News Headlines

Belgian GDP grew 0.5% q/q in the final quarter of last year, preliminary data by the NBB showed. Compared to the same period one year earlier, GDP was 5.6% bigger and 6.1% on an annual basis. The industry pulled the economy, growing 3.3% q/q in value added, followed by the services industry at a distance (0.3% q/q). Construction declined 0.6% q/q. Inflation in Belgium meanwhile soared in the first month of 2022. Prices rose a stunning 2.23%, the largest m/m increase since March 1951, to bring the yearly figure a near four-decade high of 7.59% (vs 5.71% in December). 4.97 ppt comes from surging energy alone. Core inflation however also rose, from 2.53% y/y to 2.98%. Services inflation accelerated from 2.82% to 3.35%.


• The cost of insuring sub-IG corporate bonds via credit default swaps hit the highest level since November 2020 in Europe and the US. Spreads with investment grade CDSs reach a similar milestone. Insurance costs have been on the rise since the start of the year with markets becoming wary of the potential impact of (US) monetary policy normalization on the corporate life.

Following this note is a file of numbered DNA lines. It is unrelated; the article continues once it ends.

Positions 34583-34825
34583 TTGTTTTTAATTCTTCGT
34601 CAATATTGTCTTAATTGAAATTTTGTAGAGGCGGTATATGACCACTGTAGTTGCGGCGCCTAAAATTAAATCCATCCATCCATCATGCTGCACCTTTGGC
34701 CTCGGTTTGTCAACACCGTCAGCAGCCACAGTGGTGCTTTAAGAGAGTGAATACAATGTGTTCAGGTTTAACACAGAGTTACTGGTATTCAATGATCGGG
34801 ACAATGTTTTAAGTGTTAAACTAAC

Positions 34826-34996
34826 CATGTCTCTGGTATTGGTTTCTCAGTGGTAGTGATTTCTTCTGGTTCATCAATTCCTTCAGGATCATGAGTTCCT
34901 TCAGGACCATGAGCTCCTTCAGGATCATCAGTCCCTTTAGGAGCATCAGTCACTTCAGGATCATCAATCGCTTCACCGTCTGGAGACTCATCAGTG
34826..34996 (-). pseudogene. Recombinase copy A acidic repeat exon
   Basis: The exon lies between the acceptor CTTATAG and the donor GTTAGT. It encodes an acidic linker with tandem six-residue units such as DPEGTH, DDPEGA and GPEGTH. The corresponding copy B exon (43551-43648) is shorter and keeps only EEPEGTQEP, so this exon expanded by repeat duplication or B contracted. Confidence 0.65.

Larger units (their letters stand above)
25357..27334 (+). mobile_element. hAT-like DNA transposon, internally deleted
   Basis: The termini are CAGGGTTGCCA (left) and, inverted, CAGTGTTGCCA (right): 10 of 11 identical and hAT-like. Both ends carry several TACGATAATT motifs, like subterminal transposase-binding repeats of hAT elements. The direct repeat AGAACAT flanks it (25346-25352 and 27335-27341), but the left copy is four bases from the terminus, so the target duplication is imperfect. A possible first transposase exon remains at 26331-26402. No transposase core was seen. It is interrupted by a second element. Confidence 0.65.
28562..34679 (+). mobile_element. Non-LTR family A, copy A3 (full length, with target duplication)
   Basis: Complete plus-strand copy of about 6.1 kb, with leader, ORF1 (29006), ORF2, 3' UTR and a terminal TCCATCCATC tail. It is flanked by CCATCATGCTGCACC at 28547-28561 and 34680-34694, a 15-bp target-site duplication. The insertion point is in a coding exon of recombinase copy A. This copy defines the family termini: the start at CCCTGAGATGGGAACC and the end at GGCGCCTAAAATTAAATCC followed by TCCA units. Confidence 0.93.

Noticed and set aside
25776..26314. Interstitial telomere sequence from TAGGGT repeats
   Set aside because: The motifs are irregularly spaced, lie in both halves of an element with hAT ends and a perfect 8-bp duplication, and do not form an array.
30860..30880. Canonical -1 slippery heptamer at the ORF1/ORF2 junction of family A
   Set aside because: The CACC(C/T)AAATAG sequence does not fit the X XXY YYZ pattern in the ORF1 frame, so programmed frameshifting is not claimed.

Graphs & Table

German 10-yr yield: underlying momentum remains an upward one

UK 2y yield moves above 1% for the first time since 2011 as markets start pricing more aggressive BoE tightening cycle

AUD/USD tests 0.70 support zone in fragile risk environment and expressing little confidence in an RBA policy turn next week

EUR/GBP grinds towards 0.8282 support in the run-up to next week’s BoE meeting

Data source: Bloomberg

Note: All times and dates are CET. More reports are available at which you may sign up to.